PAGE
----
The Fund for the Arts has named Christen Boone to be its next president and CEO. Boone will join the Fund on July 7 for a transition period until current president Barbara Sexton Smith retires at the end of August. A 2014 transition was planned when Sexton Smith took the reins of the Fund for the Arts three years ago, following the retirement of longtime leader Allan Cowen.
Boone is the owner of her own development consulting company, The Boone Group, and is currently director of the Greater Louisville Project, which provides and analyzes research data centered on education, jobs and quality of life.
A long-time fundraising professional in Louisville, Boone spearheaded the $120-million fundraising campaign to complete the Parklands of Floyds Fork project for 21st Century Parks. She serves on the board of Actors Theatre of Louisville, where she once worked as director of development.
“I think our arts community is in an opportunity of dramatic change and growth,” says Boone, citing the number of new leaders at Louisville’s cornerstone arts organizations, like the Louisville Orchestra’s new music director Teddy Abrams and executive director Andrew Kipe, and Kim Baker, the new president of the Kentucky Center. “I think we’re really positioned for a new era of growth and innovation and really unprecedented collaboration. You couple that with an entrepreneurial spirit among new and emerging artists and I think it’s an exciting time for me and for Louisville as a whole.”
Those new and emerging artists, who are contributing to Louisville’s arts landscape at an unprecedented rate and level of talent these days, have to compete with the more established cultural partners who receive the bulk of funding from the annual Fund for the Arts campaigns. Many local emerging 501(c)3 arts nonprofits take advantage of the Fund’s Power2Give crowd-funding platform, but may also be poised to move to the next level of funds development.
“I think that’s something the Fund and its board will continue to think about and work on into the future, but there’s certainly a lot of really exciting work popping up,” says Boone. “I think of the work coming out of Theatre  and Le Petomane and Alley Theatre and El Delirio, and that’s just in of the theatre community.”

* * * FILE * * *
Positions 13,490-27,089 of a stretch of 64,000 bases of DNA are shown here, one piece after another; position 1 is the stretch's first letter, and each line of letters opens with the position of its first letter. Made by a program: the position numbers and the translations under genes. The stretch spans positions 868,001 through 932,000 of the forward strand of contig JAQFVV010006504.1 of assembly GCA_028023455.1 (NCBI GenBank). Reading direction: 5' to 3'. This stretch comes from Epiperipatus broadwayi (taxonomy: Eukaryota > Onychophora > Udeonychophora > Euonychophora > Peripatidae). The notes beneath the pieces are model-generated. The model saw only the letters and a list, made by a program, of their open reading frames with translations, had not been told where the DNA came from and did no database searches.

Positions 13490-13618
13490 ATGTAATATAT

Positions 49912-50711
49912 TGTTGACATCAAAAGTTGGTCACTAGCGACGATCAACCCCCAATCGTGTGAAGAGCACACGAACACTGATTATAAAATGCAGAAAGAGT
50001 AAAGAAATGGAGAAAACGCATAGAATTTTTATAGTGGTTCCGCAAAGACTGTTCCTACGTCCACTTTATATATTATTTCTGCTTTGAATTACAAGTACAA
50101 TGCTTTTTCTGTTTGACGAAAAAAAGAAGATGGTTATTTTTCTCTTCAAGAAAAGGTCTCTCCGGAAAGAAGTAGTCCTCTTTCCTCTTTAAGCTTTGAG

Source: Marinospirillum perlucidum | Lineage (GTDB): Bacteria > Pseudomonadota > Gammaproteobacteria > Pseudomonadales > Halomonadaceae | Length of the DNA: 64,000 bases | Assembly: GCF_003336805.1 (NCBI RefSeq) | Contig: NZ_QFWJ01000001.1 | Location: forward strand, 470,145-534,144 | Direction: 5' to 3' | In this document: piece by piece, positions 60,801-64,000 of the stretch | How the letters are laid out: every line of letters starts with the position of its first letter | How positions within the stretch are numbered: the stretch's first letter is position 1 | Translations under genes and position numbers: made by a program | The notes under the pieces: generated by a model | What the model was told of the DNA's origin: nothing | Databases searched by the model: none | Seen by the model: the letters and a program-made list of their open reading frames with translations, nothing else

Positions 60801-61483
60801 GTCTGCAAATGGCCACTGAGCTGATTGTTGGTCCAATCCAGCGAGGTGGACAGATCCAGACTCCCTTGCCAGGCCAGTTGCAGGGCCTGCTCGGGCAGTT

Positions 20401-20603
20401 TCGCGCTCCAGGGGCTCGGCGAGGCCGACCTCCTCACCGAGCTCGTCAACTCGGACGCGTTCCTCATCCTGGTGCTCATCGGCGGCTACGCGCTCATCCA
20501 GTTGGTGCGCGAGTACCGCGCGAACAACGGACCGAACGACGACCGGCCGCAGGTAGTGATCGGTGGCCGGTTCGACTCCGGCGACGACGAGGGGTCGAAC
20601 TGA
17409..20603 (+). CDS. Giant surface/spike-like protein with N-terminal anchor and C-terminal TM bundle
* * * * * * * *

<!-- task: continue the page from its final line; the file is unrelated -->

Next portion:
“I think the Fund has an opportunity and a responsibility to the community to continue to think about what the role can be, and ultimately our responsibility is to our donors, and to our promise and our mission to really support and grow a thriving arts community,” she says.
That thriving arts community isn’t without the challenges that arise in other mid-sized cities, Boone admits.
“The arts are both a vital part of the community and help make it grow, but they also can’t grow without a thriving overall economy,” she says. “And so we continue to, at the Fund for the Arts, reach out to new donors and to new partners. It also means that we need to continue to make sure we think about our current relationships as well.”
So that’s going to mean continuing to revisit strategies for donor and patron engagement, Boone says.
“Right now, the Fund for the Arts has nearly 30,000 donors that participate. Those are very large corporate donors, but they’re also very important workplace campaigns with donors who give a dollar a pay period to make this arts community sustainable. We need to continue to listen to those donors,” she says. “What are the ways they want to give? What kind of relationship do they want to have with us at the Fund for the Arts?”
Boone says Sexton Smith will be leaving the Fund “in a great place for continued growth.”
“She’s forged new relationships and built programs, she’s increased the focus on and the need for arts education, and I think that’s going to be a central point of her legacy,” says Boone.